Amash disagrees. Although he believes that Trump is uniquely dangerous to American democracy, he told me that a Biden presidency could, at least in the long run, be just as bad. “There are a lot of people who mistakenly believe that if you simply remove Trump from office, everything will be rosy and we’ll go back to having wonderful times and it’ll never happen again—and that’s just not true,” Amash said. “If you don’t fix the underlying problems, you just end up with another Trump.”

He thinks that the main underlying problem is the dysfunctional state of Congress. American representative democracy is rotting, Amash said, because the legislative process has become so dominated by the leadership of the two major parties that it isn’t providing an effective check on the president or his power. “This is what happens in so many countries across the world, where a few people start to consolidate power and it spirals out of control,” he said. In his view, Biden simply “masks” the problem, and doesn’t, by any means, provide an antidote…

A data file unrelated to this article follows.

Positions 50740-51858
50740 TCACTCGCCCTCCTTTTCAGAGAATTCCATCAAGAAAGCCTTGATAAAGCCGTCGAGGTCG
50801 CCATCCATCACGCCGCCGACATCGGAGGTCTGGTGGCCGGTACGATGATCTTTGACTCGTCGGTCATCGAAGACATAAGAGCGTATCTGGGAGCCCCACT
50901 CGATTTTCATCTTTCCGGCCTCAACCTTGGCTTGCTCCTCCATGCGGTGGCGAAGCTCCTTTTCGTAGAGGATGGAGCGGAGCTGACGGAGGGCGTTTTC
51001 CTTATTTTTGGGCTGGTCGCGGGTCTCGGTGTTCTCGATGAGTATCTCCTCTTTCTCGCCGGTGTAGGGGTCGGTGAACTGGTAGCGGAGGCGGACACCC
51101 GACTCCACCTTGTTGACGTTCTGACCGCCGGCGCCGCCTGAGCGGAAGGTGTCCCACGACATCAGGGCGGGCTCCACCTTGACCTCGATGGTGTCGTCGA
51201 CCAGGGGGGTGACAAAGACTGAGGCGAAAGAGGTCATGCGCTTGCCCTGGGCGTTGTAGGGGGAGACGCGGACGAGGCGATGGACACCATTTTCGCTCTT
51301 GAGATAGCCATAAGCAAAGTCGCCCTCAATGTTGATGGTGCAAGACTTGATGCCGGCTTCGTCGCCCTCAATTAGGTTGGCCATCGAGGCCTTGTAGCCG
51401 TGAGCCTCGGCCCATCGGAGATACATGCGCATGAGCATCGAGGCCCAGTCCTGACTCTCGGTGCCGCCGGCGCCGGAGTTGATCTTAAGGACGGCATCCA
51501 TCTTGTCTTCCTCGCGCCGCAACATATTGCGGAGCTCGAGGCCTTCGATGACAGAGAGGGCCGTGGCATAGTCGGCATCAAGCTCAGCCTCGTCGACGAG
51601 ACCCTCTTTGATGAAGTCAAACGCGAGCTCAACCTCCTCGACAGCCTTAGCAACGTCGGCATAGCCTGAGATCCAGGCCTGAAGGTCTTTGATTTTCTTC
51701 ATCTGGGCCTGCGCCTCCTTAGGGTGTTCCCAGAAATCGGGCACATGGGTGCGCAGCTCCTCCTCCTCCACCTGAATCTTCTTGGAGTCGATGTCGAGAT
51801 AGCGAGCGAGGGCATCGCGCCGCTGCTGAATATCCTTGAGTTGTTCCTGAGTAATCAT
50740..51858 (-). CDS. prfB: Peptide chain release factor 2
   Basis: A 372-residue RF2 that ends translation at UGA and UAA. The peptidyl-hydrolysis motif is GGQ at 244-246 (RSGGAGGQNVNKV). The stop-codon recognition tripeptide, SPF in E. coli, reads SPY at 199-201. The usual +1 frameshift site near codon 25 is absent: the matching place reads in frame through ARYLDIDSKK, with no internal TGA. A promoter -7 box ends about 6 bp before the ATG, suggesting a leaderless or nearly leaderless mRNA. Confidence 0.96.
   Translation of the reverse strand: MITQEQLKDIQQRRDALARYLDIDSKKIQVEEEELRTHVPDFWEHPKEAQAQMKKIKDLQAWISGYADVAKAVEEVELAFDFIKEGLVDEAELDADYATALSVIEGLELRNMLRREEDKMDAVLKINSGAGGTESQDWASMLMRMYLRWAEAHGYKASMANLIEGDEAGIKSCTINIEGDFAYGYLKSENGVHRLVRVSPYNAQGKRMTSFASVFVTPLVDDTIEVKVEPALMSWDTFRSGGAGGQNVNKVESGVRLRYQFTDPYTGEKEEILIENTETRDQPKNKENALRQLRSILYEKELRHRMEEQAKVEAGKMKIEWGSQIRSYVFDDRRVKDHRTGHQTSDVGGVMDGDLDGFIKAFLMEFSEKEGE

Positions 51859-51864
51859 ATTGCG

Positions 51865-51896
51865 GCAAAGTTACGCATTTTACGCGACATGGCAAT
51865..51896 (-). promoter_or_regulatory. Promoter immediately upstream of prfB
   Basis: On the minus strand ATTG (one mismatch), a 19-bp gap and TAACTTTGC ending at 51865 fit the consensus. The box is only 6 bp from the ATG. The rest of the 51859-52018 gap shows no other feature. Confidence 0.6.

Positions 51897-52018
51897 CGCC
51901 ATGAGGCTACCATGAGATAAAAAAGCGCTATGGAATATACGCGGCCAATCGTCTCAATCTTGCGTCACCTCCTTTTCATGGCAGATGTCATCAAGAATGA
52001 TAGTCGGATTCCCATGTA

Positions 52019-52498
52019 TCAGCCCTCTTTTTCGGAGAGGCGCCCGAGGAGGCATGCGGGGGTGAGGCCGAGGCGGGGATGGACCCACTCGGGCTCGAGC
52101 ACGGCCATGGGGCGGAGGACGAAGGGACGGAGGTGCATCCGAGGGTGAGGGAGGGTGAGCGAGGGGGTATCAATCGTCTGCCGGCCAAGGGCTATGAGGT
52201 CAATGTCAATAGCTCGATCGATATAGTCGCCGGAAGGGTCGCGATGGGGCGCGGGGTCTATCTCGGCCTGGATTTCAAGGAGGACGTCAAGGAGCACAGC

When I asked Amash himself why he’s pursuing the presidency when his chances are so slim, he insisted that he’s running to win. He argued that he has an opening because the Democrats are close to nominating an especially weak candidate who lacks voter enthusiasm and new ideas. Had Bernie Sanders been the nominee, Amash said, he may have reconsidered running. “The amount of energy and dedication [Sanders’s] supporters bring makes it harder to break through as an independent or libertarian candidate,” he said.